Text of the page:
Charges are to be dropped against two aid workers in Sudan's Darfur region accused of falsifying a report on rape, diplomats say.
Paul Foreman was arrested on Monday
The arrests led to an international outcry, which the BBC's Jonah Fisher in Khartoum says seems to have forced the Sudanese government into a u-turn.
Foreign Minister Mustafa Osman Ismail said he agreed that the pair should not have been arrested.
The Medecins Sans Frontieres report said nearly 500 women had been raped.
Two employees of MSF Holland - Vince Hoedt and Paul Foreman - have been charged over the report and could face up to three years in prison.
In the Netherlands, Sudan's ambassador was summoned to explain why his country were pressing charges against the heads of one of the aid agencies most prominent in helping the victims of two years of violence in Darfur.
The Sudanese authorities deny accusations that they back the Arab Janjaweed militias alleged to have committed widespread atrocities, such as mass killings and mass rape.
They also deny that the scale of the violence is as severe as reported by aid agencies.
In Khartoum, United Nations special envoy Jan Pronk met both the president and foreign minister.
He is said to have received assurances that all charges would be dropped.
But our correspondent says that, having made such an example of MSF, the government has asked for a few days to arrange the climb-down.
After meeting Mr Pronk, Mr Ismail refused to confirm that charges would be dropped, but said a resolution was in sight.
"We agreed on two things: that these people should not be arrested, they are not now in custody, they have been released," he said.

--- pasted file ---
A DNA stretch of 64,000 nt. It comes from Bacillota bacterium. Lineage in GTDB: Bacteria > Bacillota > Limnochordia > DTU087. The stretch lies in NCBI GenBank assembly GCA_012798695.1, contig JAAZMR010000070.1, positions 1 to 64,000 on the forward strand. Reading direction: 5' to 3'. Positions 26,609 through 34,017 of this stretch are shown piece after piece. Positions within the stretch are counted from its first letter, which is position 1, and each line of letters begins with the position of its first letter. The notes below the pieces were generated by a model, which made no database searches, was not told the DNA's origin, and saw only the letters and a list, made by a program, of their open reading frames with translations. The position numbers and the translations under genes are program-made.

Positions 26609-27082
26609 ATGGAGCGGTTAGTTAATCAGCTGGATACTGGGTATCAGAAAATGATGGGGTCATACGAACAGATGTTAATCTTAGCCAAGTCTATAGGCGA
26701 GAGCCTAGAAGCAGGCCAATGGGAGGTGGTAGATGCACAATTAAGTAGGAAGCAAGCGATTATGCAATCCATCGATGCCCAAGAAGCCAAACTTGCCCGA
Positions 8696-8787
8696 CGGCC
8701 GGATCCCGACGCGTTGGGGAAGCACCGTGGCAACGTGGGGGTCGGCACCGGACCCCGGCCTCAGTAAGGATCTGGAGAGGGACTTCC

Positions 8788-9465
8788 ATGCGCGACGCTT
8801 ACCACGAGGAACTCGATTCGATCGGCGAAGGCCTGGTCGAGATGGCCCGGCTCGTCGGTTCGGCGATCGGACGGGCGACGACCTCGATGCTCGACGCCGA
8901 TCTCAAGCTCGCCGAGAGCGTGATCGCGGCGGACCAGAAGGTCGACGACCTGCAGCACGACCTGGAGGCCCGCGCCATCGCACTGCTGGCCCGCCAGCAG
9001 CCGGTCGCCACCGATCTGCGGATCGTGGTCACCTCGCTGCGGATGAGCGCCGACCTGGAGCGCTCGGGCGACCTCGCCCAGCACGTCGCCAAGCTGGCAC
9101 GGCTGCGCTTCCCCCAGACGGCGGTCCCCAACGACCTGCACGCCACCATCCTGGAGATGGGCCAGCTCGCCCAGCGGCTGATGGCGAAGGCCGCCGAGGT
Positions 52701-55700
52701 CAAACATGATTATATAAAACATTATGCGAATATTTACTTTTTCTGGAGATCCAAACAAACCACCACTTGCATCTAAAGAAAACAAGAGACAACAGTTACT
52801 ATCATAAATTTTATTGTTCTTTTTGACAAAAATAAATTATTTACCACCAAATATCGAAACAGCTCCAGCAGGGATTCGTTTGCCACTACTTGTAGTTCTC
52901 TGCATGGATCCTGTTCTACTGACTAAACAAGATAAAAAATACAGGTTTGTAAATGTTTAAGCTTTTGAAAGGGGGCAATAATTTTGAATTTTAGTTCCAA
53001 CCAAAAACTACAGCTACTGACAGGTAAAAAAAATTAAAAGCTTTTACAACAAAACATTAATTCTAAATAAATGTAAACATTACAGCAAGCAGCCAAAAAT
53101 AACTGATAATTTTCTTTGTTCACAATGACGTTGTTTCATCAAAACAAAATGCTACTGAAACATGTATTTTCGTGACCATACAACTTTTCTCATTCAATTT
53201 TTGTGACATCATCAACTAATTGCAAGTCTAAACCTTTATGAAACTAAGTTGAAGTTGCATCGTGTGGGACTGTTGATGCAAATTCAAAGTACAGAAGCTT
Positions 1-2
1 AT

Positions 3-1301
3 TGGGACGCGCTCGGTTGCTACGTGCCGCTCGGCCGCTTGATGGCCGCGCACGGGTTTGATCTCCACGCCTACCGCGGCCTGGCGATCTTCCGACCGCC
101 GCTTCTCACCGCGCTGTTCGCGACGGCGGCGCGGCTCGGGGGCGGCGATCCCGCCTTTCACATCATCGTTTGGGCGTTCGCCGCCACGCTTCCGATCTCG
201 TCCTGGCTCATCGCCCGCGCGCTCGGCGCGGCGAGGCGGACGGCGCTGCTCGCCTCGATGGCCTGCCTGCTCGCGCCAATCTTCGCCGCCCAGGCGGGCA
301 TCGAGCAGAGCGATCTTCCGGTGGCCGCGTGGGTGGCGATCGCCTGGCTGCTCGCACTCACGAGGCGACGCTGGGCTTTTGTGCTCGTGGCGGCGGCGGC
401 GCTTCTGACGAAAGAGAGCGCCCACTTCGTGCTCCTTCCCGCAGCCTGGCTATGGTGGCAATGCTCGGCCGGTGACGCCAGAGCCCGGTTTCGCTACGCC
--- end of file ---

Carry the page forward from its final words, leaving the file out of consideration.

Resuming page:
MSF say they have not been told of the dropping of charges, but said there was no question of them either denying the report or providing the confidential medical records to back it up.
Some two million people have fled their homes in Darfur
The BBC's Martin Plaut, who recently travelled to Darfur, says that many Sudanese believe Western aid workers have given information on alleged human rights abuses in Darfur to the United Nations, which has passed a sealed list of 51 war crimes suspects to the International Criminal Court.
On Tuesday, Mr Pronk condemned the "smear campaign" in Sudanese newspapers against aid workers, accusing them of fabricating reports of rape.
"MSF Holland and all the other MSF have saved many lives of Sudanese people," he said.
Human Rights Watch Africa director Peter Takirambudde said Mr Foreman's arrest was "a perfect illustration of how far the Sudanese government is prepared to go to silence criticism and deny its own responsibility for massive atrocities in Darfur."
MSF says it has a significant presence in Darfur, with some 180 international staff and 3,000 local staff treating some one million patients.
The UN says that about 180,000 people have died in the two-year conflict in Darfur, and more than two million driven from their homes.